20. Langley, A. K., Nadeem, E., Kataoka, S. H., Stein, B. D., & Jaycox, L. H. (2010). Evidence-based mental health programs in schools: Barriers and facilitators of successful implementation. School Mental Health, 2, 105–113. doi: 10.1007/s12310-010-9038-1.PubMedCentralPubMedCrossRefGoogle Scholar
  21. Misha, F., Scarcello, I., Pepler, D., & Wiener, J. (2005). Teachers’ understanding of bullying. Canadian Journal of Education, 28(4), 718–738.CrossRefGoogle Scholar
  22. Mishna, F., Muskat, B., & Cook, C. (2012). Anticipating challenges: School-based social work intervention research. Children and Schools, 34(3), 135–144. doi: 10.1093/cs/cds002.CrossRefGoogle Scholar
  23. Owens, J. S., & Murphy, C. E. (2004). Effectiveness research in the context of school-based mental health. Clinical Child and Family Psychology Review, 7, 195–209. doi: 10.1007/s10567-004-6085-x.PubMedCrossRefGoogle Scholar
  24. Payne, C. M. (2008). So much reform, so little change: The persistence of failure in urban schools. Cambridge, MA: Harvard Education Press.Google Scholar
  25. Powers, J. D. (2007). Successful entry and collaboration in school-based research: Tips from a school administrator. Children and Schools, 29(4), 247–250.CrossRefGoogle Scholar
  26. Slade, E. (2003). The relationship between school characteristics and the availability of mental health and related health services in middle and high schools in the United States. The journal of behavioral health services & research, 30(4), 382–392.Google Scholar
  27. Stephans, S. H., Weist, M., Kataoka, S., Adelsheim, S., & Mills, C. (2007). Transformation of children’s mental health services: The role of school mental health. Psychiatric Services (Washington, DC), 58(10), 1330–1338. doi: 10.1176/ Scholar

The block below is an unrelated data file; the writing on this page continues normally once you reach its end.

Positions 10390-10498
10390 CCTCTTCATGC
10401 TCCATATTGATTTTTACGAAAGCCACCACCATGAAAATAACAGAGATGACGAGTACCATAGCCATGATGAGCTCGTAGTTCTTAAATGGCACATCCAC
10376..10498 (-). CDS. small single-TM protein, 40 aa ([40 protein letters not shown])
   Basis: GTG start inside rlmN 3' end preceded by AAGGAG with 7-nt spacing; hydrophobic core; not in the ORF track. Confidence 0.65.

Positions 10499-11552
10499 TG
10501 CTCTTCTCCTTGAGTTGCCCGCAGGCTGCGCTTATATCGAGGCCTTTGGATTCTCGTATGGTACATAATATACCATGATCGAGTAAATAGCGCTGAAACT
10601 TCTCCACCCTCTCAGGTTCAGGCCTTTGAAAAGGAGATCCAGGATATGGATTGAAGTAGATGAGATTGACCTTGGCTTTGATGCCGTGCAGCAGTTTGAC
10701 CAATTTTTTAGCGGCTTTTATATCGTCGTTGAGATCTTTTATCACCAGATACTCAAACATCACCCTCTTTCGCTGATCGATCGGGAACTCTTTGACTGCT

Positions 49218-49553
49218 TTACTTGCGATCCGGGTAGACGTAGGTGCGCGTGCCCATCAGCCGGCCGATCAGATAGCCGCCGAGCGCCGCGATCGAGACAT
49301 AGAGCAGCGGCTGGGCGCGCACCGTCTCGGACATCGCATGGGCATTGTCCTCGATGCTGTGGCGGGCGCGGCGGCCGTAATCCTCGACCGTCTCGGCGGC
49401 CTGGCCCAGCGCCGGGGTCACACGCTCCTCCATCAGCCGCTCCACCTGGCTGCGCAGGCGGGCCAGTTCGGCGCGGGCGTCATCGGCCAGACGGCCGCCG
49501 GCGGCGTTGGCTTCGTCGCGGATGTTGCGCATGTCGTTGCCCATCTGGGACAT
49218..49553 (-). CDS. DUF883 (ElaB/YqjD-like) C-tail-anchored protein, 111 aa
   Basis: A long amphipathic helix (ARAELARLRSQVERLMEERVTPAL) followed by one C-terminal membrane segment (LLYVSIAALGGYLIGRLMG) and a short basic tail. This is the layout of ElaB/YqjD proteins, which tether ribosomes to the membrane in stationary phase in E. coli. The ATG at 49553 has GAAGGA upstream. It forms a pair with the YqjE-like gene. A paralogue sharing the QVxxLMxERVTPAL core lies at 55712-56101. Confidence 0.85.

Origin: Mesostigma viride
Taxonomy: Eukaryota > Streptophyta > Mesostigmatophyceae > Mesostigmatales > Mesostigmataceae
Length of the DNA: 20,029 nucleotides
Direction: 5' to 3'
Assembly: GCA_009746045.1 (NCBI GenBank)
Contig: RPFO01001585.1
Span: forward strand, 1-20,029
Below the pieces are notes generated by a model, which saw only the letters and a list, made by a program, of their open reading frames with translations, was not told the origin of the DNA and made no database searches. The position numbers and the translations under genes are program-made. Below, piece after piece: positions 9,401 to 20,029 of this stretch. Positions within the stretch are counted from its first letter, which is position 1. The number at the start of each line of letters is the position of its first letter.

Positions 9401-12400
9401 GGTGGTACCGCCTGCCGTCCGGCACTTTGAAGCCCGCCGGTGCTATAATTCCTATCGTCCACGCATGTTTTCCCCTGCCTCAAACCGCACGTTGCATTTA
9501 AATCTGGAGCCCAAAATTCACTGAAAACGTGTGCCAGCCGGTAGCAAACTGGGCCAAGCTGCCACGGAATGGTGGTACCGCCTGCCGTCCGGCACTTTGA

28. Suldo, S. M., Gormley, M. J., DuPaul, G. J., & Anderson-Butcher, D. (2014). The impact of school mental health on student and school-level academic outcomes: Current status of the research and future directions. School Mental Health. doi:  10.1007/s12310-013-9116-2.
  29. Ttofi, M. M., & Farrington, D. P. (2011). Effectiveness of school-based programs to reduce bullying: A systematic and meta-analytic review. Journal of Experimental Criminology, 7(1), 27–56. doi: 10.1007/s11292-010-9109-1.CrossRefGoogle Scholar
  30. US Department of Health and Human Services (USDHHS;. (1999). Mental health: A report of the surgeon general executive summary. Rockville, MD: Author.Google Scholar
  31. Weist, M. D., Youngstrom, E. A., Stephan, S., Lever, N., Fowler, J., Taylor, L., et al. (2013). Challenges and ideas from a research program on high-quality, evidence-based practice in school mental health. Journal of Clinical Child and Adolescent Psychology. Advance online publication. doi: 10.1080/15374416.2013.833097.

Copyright information

© Springer Science+Business Media New York 2014

Authors and Affiliations

  • Michael S. Kelly
    • 1
    Email author
  • Judith Harrison
    • 2
  • Elizabeth Schaughency
    • 3
  • Amy Green
    • 4
  1. 1.Loyola University ChicagoChicagoUSA
  2. 2.Center for Intervention Research in SchoolsOhio UniversityAthensUSA
  3. 3.University of OtagoDunedinNew Zealand
  4. 4.University of Southern FloridaTampaUSA

Personalised recommendations